Referierte Aufsätze Web of Science
In: Energy Policy 27 (1999), 12, S. 713-726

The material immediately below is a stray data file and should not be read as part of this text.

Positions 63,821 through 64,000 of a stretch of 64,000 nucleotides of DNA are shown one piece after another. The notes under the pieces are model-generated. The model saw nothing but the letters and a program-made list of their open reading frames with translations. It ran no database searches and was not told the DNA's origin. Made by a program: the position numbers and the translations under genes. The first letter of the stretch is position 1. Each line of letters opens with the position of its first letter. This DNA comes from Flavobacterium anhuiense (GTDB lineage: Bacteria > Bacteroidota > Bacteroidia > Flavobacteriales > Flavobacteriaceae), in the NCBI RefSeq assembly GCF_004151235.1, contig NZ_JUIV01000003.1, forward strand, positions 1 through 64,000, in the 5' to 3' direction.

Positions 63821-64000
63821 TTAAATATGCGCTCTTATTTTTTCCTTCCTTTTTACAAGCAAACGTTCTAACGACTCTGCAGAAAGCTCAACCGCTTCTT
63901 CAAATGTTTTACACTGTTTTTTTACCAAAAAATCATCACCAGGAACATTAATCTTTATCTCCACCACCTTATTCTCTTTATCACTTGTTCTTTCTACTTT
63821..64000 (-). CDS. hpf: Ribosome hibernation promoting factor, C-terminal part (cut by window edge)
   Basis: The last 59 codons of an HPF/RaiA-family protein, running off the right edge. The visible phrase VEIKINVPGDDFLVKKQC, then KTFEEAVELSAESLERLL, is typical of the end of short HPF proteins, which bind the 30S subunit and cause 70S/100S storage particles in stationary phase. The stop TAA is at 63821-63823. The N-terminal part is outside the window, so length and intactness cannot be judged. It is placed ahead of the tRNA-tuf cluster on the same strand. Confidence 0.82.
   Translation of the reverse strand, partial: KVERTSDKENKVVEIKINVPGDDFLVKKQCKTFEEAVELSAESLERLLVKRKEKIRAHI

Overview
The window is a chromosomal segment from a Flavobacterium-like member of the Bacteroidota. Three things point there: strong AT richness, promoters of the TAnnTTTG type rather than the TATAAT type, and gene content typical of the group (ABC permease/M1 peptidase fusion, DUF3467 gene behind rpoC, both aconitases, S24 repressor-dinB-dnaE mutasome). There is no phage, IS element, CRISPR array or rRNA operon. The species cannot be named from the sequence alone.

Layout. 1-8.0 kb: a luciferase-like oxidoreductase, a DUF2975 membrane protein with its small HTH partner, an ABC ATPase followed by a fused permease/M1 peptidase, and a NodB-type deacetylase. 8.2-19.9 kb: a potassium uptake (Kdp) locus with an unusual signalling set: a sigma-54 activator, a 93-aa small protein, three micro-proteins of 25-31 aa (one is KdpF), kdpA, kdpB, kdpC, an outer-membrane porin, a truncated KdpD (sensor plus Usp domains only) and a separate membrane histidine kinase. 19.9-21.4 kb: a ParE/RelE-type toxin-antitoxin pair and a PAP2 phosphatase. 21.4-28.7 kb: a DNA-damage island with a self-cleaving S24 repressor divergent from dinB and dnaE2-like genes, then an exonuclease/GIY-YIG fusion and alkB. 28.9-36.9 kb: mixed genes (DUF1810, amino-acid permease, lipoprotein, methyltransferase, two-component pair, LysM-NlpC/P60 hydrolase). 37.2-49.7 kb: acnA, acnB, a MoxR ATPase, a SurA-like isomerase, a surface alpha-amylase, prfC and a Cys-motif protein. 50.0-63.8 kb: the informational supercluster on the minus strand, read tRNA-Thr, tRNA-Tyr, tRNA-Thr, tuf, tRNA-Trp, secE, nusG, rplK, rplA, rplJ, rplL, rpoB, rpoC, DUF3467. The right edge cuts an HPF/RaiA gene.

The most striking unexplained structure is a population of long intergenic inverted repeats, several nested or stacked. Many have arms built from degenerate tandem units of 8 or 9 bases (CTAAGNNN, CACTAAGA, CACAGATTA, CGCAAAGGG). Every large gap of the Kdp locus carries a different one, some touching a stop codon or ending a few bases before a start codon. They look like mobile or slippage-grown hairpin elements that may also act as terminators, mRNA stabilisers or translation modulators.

The economic development and environmental soundness of Ukraine is hampered and even threatened today by an outdated energy system, which delivers energy to the customers at high (internal and external) costs. Painful changes are necessary to adapt this system to the requirements of a market economy and international competition. Realistic projections of future energy consumption may help to clarify the amount of necessary changes and counter official projections which often belong to the realm of utopia. In this context the German Institute for Economic Research (DIW) has been commissioned by the "German Advisory Group on Economic Reform in Ukraine" with an evaluation of energy projections for Ukraine in 1998. In this article I present an updated version of this study. To get a feeling for the growth potential of energy consumption in Ukraine an international comparison of specific energy consumption is made. Some rough scenarios of energy demand in Ukraine until 2010 are also sketched. In Scenario I assumptions were made concerning GDP growth in each sector, income elasticity of energy consumption, price elasticity of energy consumption and effects of technical progress. In Scenario II we assumed the development of specific energy consumption in Eastern Germany may provide a suitable guideline for Ukraine. Each approach is applied to a case with low and a case with high economic growth. The results of international comparisons are ambiguous for Ukraine. Energy consumption per GDP unit is extremely high in Ukraine, even in comparison to Russia and other transition countries. To this result contribute technical inefficiencies but also structural factors (high share of basic industry) as well as the persistent economic crisis. Energy consumption per capita in Ukraine is relatively high in relation to GDP per capita. Electricity consumption per capita in contrast nearly corresponds to the low average income in Ukraine. The results of our scenario calculations indicate that - in contrast to official projections - energy consumption in 2010 will probably be lower than in 1995 - even with high economic growth. In view of the slow growth prospect of overall energy demand it will not be necessary to expand coal production and electricity generation with nuclear energy in order to reduce energy imports. This conclusion would even be strengthened if the government stimulated energy-efficiency improvements by special programmes that are not taken into account in our scenarios.